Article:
Ms M Mohorosi (ANC) referred to the Operations overview where Mr Qhena said he was worried about the little done in the Free State. There had been a bio-fuel project in the Free State where the plant was built and the farmers identified, but unfortunately everything had collapsed. She asked that the IDC make Free State a priority.
The Chairperson said when they were doing their strategic planning, they had also made a request that the IDC look into a project in the Free State. The Free State was still limited to the formerly advantaged farmers and there were no new entrants or assistance for new entrants.
Mr Qhena said Ms Mohorosi was spot on with the Free State matter; he was also particularly worried about the Free State. Regarding the project the Committee proposed, they wanted to use maize, which was a problem as that might lead to a food security issue, but they were looking at using sorghum.
Mr Ntuli referred to the government target to create five million new jobs by 2020. How was the IDC doing with regard to that target? The Committee saw the IDC as a leader in job creation. If they saw the target as achievable, then there was hope for the government to reach its target.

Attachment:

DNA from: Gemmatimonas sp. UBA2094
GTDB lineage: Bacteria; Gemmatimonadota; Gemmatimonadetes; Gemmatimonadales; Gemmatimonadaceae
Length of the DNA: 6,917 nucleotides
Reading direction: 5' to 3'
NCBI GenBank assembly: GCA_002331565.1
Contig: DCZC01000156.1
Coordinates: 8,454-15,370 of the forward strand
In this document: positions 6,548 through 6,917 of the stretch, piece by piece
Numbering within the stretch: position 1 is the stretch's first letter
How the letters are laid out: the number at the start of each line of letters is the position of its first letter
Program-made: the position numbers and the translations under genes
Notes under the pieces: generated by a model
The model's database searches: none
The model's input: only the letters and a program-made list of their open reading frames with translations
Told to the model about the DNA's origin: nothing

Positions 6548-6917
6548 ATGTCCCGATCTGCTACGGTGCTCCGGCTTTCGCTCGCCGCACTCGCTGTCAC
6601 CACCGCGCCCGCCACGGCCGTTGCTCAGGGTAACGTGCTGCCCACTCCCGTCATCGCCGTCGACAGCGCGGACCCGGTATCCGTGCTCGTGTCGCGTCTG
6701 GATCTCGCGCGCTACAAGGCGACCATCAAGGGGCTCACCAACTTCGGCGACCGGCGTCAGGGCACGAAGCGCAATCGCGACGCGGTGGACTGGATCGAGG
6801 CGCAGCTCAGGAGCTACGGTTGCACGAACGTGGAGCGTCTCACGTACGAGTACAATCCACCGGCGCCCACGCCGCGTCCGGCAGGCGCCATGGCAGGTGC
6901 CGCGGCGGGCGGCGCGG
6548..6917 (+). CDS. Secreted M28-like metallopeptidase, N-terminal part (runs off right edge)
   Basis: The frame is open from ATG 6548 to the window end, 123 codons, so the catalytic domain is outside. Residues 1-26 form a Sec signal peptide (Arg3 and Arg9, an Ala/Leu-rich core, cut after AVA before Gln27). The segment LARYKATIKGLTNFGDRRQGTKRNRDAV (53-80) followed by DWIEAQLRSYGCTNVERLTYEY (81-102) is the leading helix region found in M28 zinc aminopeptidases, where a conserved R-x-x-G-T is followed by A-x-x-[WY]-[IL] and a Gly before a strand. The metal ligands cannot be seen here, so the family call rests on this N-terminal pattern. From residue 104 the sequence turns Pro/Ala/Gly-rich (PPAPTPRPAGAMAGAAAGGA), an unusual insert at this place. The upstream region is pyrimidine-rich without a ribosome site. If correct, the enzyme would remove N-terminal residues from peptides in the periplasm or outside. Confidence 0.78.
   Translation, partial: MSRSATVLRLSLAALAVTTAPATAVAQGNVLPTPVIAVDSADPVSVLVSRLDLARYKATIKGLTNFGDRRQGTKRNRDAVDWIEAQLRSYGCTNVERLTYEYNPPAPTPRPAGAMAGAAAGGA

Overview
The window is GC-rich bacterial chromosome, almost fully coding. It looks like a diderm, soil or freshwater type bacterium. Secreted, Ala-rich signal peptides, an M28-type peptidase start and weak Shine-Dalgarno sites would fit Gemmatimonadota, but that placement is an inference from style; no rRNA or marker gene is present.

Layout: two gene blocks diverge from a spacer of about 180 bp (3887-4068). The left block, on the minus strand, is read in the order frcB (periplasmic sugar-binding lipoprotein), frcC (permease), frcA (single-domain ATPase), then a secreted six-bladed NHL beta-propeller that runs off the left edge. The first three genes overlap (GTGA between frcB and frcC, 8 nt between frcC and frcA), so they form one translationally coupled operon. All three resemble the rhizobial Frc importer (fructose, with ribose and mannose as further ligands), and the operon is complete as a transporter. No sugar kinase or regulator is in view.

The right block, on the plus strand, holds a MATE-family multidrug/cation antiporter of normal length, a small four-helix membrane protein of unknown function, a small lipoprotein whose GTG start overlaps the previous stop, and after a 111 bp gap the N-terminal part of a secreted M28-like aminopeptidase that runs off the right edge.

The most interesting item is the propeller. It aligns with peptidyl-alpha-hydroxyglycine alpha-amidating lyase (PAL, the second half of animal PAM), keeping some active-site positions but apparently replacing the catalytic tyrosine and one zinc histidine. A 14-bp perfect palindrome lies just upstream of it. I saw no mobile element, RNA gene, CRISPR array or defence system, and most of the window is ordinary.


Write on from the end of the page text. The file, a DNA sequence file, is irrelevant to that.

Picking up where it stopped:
Mr Qhena said Mr Ntuli was asking a difficult question. The IDC normally counted direct jobs, they looked at the project and saw how many jobs would be created by the project. But they knew that there were indirect jobs stemming from the project. Since they did not want to get caught up in the multiplier calculation, they rather counted the direct jobs. In terms of the IDC plans, they planned to create 25 000 direct jobs per year which was not a lot. This year they were reporting the creation of 23 000 direct jobs which fell short of the target. Whether South Africa could meet the five million jobs target was very difficult to answer.
The Chairperson said that two and a half hours with the IDC was not enough, they were a large institution that had a lot going on which the Committee would like to engage on. The Chairperson said she did not want them to brush over the financials because the meeting had run out of time and suggested that they arrange a separate session for financial performance to do justice to that section of the presentation.
The Chairperson said she knew Members still had a lot of questions; they would have to do as they normally did and write them down and get written replies from the IDC.